The first issue of a new journal has just appeared: Linguistic Evidence in Security, Law and Intelligence (LESLI), founded and edited by Dr. Carole Chaski. As a member of the editorial board, I'm pleased with the quality of the first issue, and I feel that Carole deserves a round of applause.
But there's something in the first issue that reminds me of a long-standing puzzle: why is there so little communication between two research communities who seem to be working on essentially the same problem? The trigger is Harry Hollien's policy paper, "Barriers to Progress in Speaker Identification with Comments on the Trayvon Martin Case". And the two communities — separated by a common problem — are the people who work on what Prof. Hollien calls (forensic) "speaker identification", versus the people involved with what I know as "speaker recognition research".
One way to explain my reaction is to compare Prof. Hollien's paper with a fairly recent review of the speaker recognition field as I know it: Tomi Kinnunen and Haizhou Li, "An overview of text-independent speaker recognition: From features to supervectors", Speech Communication, January 2010 (cited 322 times, according to Google Scholar). Kinnunen and Li have 266 references; Hollien has 62 references; Both papers survey the past 40-50 years of work, with an emphasis on more recent stuff — the references that have associated dates since 1960 compare like this:
But (a quick scan suggests that) there is only one reference in common: A. Alexander, F. Botti, D. Dessimoz, & A. Drygajlo, "The effect of mismatched recording conditions on human and automatic speaker recognition in forensic applications", Forensic Science International 146S, December 2004.
And there's one other case where the same material is cited relative to a journal article vs. a conference paper — thus Hollien has D.A. Reynolds, "Speaker Identification and Verification Using Gaussian Mixture Speaker Models", Speech Comm. 1995, where Kinnunen & Li have D. Reynolds & R. Rose, "Robust text-independent speaker identification using Gaussian mixture speaker models", IEEE Trans. Speech Audio Process. 1995.
Prof. Hollein suggests that the research that he ignores aims to solve a fundamentally different problem:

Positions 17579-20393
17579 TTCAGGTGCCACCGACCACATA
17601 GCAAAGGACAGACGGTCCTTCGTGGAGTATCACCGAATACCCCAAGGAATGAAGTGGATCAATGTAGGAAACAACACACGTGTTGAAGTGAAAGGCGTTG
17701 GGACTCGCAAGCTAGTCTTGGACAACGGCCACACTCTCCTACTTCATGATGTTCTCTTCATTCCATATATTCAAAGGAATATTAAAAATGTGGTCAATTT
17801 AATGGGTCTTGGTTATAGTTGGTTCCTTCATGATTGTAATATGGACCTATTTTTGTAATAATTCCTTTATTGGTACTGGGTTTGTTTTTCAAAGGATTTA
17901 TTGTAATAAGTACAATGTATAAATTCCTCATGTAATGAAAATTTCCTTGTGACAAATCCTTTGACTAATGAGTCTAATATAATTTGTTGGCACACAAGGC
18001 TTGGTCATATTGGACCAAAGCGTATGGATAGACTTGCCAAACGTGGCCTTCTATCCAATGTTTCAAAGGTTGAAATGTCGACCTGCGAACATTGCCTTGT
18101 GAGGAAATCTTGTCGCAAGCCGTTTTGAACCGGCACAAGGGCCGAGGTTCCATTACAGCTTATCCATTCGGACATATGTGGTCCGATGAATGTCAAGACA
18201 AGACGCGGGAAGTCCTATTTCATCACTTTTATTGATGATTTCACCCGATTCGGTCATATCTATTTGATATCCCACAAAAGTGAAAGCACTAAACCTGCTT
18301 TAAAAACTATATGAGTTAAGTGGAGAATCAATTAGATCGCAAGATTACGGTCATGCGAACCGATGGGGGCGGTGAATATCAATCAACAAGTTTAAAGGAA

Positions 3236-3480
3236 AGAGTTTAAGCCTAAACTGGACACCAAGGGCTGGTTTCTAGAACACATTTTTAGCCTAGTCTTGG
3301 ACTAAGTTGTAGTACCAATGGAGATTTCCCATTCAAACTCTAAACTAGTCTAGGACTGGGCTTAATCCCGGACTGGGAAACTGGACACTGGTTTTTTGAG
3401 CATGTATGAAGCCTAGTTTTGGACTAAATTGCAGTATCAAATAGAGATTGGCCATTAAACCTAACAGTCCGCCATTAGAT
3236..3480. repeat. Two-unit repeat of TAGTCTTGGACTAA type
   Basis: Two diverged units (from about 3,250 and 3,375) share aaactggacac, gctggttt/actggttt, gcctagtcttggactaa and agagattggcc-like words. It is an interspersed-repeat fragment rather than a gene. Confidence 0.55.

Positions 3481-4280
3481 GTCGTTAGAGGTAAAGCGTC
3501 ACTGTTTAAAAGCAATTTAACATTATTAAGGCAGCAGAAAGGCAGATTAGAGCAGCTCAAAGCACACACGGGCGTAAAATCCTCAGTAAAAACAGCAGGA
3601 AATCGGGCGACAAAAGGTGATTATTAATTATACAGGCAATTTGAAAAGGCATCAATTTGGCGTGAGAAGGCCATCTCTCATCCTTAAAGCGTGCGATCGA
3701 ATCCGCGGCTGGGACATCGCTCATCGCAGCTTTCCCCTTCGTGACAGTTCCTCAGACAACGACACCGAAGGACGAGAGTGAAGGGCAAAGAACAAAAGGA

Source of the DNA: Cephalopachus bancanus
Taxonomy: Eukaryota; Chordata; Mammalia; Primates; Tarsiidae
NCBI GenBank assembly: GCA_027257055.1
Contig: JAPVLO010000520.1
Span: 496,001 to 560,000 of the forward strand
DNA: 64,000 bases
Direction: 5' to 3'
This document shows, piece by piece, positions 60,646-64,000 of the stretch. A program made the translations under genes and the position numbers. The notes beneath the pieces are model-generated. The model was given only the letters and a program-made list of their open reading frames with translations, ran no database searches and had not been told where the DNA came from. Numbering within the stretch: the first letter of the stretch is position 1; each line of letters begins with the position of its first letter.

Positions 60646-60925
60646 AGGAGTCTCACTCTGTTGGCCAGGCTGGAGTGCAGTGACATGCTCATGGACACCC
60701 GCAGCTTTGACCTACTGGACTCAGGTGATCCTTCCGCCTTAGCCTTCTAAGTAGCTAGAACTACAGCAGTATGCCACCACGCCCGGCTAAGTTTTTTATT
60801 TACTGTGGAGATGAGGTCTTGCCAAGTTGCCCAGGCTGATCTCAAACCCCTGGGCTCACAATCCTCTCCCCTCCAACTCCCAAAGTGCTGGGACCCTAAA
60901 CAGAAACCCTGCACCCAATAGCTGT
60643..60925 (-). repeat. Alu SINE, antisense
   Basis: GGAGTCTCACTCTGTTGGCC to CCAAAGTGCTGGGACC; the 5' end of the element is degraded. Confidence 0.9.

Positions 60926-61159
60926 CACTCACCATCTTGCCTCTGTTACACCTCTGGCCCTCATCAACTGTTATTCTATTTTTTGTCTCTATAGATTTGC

It first must be pointed out that speaker identification (SI) is but one of two related divisions subsumed under speaker recognition. The other is speaker verification (SV). Speaker verification (SV) is 1) where a talker wishes to be correctly identified (examples: to gain access to a bank account, to attain entry to a restricted area) or 2) when an individual’s identity needs to be validated for some reason (examples: a speaker at a security outpost or as to which astronaut is talking in the space capsule). Only the most sophisticated procedures and equipment are employed for speaker verification. Moreover, the SV examiner can establish a library of many and varied referent speech samples to compare with the questioned utterance(s). On the other hand, Speaker identification (SI) constitutes a much greater challenge. Here an often uncooperative and unknown speaker, residing within a population of unknown size and composition, must be identified by analyzing samples of his or her speech and voice. The examiner must do so under conditions which, in many cases, range from poor to minimally adequate. As is obvious, a different approach to successful recognition is needed for SI than is the one for SV. […]
[T]he presence of, and competition by, SV has seriously impeded good progress in the development of effective SI procedures. It has done so for two reasons. First, SV is commercially viable. It can be useful in many situations — in the military, at correctional institutions, for security purposes and, especially, in commerce. As a result, the SV developer’s financial rewards – i.e., those resulting from the purchase and use of his SV system – are substantial indeed. As you might expect, this situation attracts many professionals to organizations that need to verify the identity of their customers, clients, associates, personnel and/or others. In turn, these relationships have served to shift most of the financial and research support from SI to SV.
Secondly, the relatively benign environment associated with SV and the relatively modest number of variables encountered here are attractive to professionals and draw them to this area (rather than to SI). Ironically, since SV is many magnitudes a lesser challenge than is SI, if a good SI system could be developed, the problem of verification would be solved also. Finally, engineers tend to be comfortable with verification. Their response often is to develop algorithms which permit them to build a device that can be directed at the problem (even though it may not directly focus on speech or voice) and then use it. If the system does not operate effectively, it is discarded and replaced by a different one.
Thus, it is phoneticians who are left to develop speaker-specific ways to identify talkers. When they do, they then must subject their systems to a series of experiments (sometimes a long series) in order to see if they work. Of course, this latter approach is costly and results in a delay between the system’s concept and its use. In short, the glamour and financial rewards of SV have seriously overshadowed the slow, grinding pathway to successful SI.
Worse yet, the differences between the SI and SV domains have tended to force the phoneticians and engineers to work apart from each other. Only a few of them presently collaborate and this lack of extensive cooperation serves to impede progress in the development of effective speaker identification systems.
This is one of those cases that makes me wonder, from time to time, whether transdimensional leakage has somehow mingled subcultures from different possible worlds. Here's what Kinnunen & Li have to say about applications of the research they're surveying: